In a series of tweets Parkland survivor and activist Emma González has slammed Madonna's new music video, "God Control."
The video is a statement by Madonna on gun control and anti-gun violence.
Madonna makes a powerful statement against gun violence in the "God Control" music video.
It begins with a warning for viewers and shows people, including Madonna, being gunned down with an assault weapon on a dance floor. The scene is evocative of the Pulse nightclub attack in 2016 in which 49 people were killed.
González was a student at Marjory Stoneman Douglas High School in Parkland, Florida in February 2018 when a gunman opened fire with a semi-automatic rifle killing 17 people.
Over the weekend she tweeted that she had been considering her words carefully and "Madonna's new video for her song #GodControl was f***ed up, it was horrible."
"She should have sent out a message warning what her new video contained, ESPECIALLY to the Pulse Victims, ESPECIALLY as it was released Just After the Anniversary on June 12th," González tweeted. "This is NOT the correct way to talk about gun violence, unlike how many fans have been exclaiming — people who have been working in the GVP community know how to talk about gun violence, not most celebrities #GodControl." GVP stands for gun violence prevention.
CNN has reached out to Madonna for comment.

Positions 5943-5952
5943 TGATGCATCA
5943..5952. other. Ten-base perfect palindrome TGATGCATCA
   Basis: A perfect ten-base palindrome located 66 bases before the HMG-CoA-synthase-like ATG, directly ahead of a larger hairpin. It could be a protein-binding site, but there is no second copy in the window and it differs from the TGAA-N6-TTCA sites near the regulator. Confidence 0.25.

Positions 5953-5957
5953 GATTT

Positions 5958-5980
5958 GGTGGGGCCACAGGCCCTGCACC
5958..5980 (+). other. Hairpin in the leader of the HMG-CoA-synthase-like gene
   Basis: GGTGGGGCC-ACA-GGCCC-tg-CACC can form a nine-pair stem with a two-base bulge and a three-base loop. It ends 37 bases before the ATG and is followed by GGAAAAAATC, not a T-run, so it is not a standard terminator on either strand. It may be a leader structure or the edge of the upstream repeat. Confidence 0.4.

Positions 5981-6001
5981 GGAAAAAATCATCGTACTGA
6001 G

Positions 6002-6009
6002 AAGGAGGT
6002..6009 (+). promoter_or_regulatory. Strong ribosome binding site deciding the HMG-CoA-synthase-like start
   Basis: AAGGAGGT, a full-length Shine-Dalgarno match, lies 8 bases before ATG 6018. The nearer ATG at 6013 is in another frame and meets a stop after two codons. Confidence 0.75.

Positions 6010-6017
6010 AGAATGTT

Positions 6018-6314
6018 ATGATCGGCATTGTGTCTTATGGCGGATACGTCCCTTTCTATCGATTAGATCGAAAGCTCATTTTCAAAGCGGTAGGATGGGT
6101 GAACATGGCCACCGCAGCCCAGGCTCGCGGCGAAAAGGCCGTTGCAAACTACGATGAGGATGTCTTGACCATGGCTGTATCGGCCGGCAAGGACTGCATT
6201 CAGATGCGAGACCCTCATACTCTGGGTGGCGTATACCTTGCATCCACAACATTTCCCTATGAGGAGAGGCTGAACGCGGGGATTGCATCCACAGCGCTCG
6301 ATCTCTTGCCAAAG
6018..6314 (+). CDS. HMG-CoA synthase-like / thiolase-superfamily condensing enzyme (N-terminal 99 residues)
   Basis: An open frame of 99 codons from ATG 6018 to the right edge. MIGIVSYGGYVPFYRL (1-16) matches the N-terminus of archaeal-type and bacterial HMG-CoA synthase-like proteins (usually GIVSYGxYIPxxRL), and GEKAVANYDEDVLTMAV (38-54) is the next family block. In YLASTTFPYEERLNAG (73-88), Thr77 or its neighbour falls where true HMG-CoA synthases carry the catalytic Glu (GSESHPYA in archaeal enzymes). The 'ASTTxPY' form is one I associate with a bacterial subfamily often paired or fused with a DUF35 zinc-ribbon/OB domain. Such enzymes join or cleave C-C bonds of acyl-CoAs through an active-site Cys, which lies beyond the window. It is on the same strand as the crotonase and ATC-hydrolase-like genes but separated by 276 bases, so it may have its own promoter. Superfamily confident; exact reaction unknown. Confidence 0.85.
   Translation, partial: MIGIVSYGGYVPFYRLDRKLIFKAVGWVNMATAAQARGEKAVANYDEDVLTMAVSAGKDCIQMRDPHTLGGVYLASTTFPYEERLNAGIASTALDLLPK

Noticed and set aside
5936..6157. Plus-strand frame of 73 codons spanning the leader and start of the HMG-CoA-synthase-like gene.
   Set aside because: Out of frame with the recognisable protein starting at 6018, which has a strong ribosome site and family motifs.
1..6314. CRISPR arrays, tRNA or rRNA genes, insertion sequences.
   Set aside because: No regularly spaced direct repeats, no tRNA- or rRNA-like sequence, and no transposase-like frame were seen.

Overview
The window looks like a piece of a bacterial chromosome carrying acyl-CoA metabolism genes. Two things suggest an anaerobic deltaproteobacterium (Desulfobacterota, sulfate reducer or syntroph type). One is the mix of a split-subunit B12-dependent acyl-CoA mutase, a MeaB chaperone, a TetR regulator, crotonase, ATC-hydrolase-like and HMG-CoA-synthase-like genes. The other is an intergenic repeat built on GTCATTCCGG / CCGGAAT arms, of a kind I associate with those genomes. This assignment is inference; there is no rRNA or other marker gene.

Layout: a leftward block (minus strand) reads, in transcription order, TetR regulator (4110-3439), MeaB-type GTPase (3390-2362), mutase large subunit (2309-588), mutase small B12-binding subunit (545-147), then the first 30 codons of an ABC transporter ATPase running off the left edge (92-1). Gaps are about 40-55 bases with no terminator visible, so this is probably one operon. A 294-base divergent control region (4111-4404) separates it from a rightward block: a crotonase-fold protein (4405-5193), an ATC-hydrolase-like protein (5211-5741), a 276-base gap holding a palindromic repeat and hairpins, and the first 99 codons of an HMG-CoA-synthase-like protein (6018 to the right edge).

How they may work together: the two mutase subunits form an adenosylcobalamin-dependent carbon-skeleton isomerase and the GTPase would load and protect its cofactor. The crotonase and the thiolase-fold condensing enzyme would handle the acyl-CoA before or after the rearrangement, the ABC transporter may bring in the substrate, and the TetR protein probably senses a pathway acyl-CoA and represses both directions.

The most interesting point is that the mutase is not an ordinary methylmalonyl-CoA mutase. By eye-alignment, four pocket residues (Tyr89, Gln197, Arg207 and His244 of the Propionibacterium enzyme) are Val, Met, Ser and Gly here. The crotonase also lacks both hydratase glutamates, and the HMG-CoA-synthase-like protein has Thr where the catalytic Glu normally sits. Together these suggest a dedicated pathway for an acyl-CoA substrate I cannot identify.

At the time the video was released, the mother of six told CNN she felt a responsibility to the children of the world when it came to gun violence.
"As a mother, I feel even more attached to and protective of children. Do my children go to school safely? No, they cannot," Madonna said. "Every child that I meet - as a mother you feel responsible for all of the children in the world. It's really scary to me that any public gathering, any place of worship, any school is a target."
She also said that her message to critics who might say the video is too graphic was "understand that this is what happens. Guns kill. A bullet rips through your body, knocks you to the floor and takes your life, and you bleed to death. I mean this is reality."
"People can watch it in action films, and they are OK with it, but when it is about the truth, the reality of what's happening in our country, why is it too graphic?," she said.
González's voice is featured on another song from Madonna's new "Madame X" album. The singer sampled one of the teen's now famous speeches for the single "I Rise."
Patience Carter survived the Orlando Pulse nightclub shooting in 2016 and told TMZ she felt the video was "really insensitive.
"As a survivor of gun violence, it was really hard to watch," Carter said. "For someone like me, who actually saw these images, who actually lived these images, to see them again dramatized for views [and] dramatized for YouTube, I feel like it was really insensitive."
The video ends with a call to action and lists a group of anti-gun violence organizations.
One Pulse for America was one of those organizations and co-founder Jay Kuo told the Huffington Post that in the past they have asked people "mindful of the sensitivity around graphic depictions."
"In Madonna's case, we made no such request, and we are not here to judge her decisions," Kuo said. "That is the nature of artistic or political expression. Critics are free as well to point out their problems with her video, but there is no doubt she shares the same goal as we and even her critics do: reducing gun violence and drawing attention to the crisis."